As the dropout rate becomes the center-point in evaluating schools in Texas, the State Education Commissioner is calling on businesses to join in a voluntary ban on hiring high school dropouts. He hopes to take away the powerful incentive of take home pay in an effort to make staying in school more attractive to teens.

Dropout rates have recently been a thorn in the side of many good schools showing strong improvement in TAKS scores and expecting to bump up their academic rating. Even with Recognized or Exemplary test scores, some have dropped to Academically Acceptable or worse when completion rates weren’t high enough.

Commissioner Scott’s plan to have businesses to turn dropouts away is controversial. Texas Association of Business President Bill Hammond issued a statement Friday, saying “a job can be the instrument of change necessary to get kids back into the classroom or on track to receiving a GED.” He added, “while Scott’s intentions might be good, closing the door on dropouts would not be.”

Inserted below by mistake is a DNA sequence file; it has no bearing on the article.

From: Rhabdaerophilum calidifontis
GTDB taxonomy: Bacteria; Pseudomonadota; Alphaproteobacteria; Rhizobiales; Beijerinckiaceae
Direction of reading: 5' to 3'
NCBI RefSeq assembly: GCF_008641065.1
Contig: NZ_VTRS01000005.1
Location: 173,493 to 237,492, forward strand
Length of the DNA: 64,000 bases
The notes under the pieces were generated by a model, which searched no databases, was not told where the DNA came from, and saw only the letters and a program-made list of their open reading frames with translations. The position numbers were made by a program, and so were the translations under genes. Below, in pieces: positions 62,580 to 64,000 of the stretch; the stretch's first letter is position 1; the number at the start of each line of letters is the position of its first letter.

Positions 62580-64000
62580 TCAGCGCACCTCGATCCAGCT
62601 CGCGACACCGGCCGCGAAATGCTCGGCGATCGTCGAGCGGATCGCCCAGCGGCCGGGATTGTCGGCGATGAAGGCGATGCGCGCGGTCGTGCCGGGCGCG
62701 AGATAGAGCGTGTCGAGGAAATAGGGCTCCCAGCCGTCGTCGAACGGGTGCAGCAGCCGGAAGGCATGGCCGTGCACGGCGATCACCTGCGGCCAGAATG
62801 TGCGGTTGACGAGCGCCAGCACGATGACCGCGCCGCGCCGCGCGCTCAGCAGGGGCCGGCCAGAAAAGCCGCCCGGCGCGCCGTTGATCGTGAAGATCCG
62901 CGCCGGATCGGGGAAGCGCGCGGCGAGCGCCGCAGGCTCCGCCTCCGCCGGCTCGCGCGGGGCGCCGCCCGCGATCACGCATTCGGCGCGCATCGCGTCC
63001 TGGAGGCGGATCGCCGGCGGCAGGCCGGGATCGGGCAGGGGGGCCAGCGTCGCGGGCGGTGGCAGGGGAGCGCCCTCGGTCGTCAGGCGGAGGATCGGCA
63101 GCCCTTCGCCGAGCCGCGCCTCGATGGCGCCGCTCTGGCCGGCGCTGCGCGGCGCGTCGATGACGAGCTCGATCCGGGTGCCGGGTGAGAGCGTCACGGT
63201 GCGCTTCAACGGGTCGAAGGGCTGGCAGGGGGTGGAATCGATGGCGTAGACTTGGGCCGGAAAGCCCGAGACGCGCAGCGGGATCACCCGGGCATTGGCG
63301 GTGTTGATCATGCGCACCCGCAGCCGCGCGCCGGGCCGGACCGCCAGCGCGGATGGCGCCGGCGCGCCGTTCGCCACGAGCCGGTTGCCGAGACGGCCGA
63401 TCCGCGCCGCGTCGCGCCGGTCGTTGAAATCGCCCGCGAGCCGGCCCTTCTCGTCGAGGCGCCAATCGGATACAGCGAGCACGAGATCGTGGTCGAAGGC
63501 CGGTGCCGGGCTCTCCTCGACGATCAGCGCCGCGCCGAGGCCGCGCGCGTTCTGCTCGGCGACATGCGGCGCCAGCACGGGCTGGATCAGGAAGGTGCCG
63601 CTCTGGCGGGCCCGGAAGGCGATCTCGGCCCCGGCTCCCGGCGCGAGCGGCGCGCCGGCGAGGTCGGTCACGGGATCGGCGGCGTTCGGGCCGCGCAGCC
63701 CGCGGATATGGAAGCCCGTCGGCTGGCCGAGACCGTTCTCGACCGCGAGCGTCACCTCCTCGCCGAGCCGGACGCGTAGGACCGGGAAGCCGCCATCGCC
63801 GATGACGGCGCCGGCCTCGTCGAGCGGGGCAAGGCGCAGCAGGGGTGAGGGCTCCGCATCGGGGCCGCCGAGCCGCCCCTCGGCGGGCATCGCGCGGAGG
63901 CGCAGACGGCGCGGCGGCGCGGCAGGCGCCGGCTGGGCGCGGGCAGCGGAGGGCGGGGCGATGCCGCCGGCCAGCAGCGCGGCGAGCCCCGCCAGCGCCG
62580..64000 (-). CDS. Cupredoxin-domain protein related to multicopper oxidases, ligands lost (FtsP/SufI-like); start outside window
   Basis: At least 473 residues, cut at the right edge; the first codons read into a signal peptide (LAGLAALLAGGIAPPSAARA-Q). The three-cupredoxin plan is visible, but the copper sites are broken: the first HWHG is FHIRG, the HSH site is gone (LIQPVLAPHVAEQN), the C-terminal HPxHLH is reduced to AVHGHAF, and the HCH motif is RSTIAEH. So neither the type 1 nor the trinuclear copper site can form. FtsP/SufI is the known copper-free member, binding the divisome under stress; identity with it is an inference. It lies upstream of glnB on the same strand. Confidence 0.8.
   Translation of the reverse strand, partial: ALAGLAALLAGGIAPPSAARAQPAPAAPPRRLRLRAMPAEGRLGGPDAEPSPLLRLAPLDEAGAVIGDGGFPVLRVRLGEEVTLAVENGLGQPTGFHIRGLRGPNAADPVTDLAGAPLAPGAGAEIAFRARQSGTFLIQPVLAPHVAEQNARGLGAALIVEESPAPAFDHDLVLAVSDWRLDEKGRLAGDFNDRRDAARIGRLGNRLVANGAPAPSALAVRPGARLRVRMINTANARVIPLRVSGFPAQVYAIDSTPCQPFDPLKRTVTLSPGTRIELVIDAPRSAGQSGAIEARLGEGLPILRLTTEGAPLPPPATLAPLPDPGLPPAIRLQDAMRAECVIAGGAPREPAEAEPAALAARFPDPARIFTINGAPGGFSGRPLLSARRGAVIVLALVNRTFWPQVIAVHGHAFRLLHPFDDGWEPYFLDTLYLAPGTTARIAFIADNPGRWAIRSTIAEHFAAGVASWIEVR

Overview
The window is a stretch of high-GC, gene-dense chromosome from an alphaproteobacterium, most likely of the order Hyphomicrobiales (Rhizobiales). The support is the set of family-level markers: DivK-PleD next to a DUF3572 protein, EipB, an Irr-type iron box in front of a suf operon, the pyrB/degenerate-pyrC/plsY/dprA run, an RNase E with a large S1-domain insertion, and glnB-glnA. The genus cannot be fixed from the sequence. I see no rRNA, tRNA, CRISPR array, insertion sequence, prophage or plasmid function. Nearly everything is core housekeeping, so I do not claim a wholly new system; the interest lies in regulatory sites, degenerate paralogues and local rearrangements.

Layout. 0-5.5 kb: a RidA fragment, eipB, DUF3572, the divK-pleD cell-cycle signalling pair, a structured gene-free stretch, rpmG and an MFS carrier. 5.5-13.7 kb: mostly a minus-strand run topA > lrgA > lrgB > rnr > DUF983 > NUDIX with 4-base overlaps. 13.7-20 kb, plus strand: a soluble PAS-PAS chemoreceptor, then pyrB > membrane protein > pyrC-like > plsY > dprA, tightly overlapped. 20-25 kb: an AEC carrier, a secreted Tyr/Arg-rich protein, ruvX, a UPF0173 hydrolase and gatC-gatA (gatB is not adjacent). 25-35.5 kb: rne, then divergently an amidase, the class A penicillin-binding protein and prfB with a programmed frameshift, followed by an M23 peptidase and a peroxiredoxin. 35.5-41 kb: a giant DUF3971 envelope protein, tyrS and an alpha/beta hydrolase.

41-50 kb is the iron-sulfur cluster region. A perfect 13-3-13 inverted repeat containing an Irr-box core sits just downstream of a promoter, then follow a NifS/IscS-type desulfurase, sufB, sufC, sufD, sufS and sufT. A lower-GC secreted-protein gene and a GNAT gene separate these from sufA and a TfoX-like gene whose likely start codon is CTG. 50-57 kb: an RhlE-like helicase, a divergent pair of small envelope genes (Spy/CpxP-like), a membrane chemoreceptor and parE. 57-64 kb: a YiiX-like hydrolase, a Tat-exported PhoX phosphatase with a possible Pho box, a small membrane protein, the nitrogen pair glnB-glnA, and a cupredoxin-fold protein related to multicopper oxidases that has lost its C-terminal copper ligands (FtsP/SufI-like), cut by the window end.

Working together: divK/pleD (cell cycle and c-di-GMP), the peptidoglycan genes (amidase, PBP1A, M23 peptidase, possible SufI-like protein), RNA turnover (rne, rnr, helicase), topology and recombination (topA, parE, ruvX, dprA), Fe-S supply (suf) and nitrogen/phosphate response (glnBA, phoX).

Meanwhile, the Texas Education Agency and others sort out how best to define and report high school dropouts. This year three student groups were added to the calculation of dropouts: those who failed exit-level TAKS, those who are working toward – but haven’t received – their GED, and those who enrolled in a fifth year of high school but didn’t show up. And even if a school’s overall graduation rate reaches Recognized levels, the school’s designation is tethered to the rate for each individual demographic group.

Though he calls the idea of shutting dropouts out of the workforce “hard-hearted”, Hammond pledges to work together to find a solution to the state’s dropout problems. In a reference to recent events in the news, he suggested sitting down with Commissioner Scott for a cold beer to discuss it.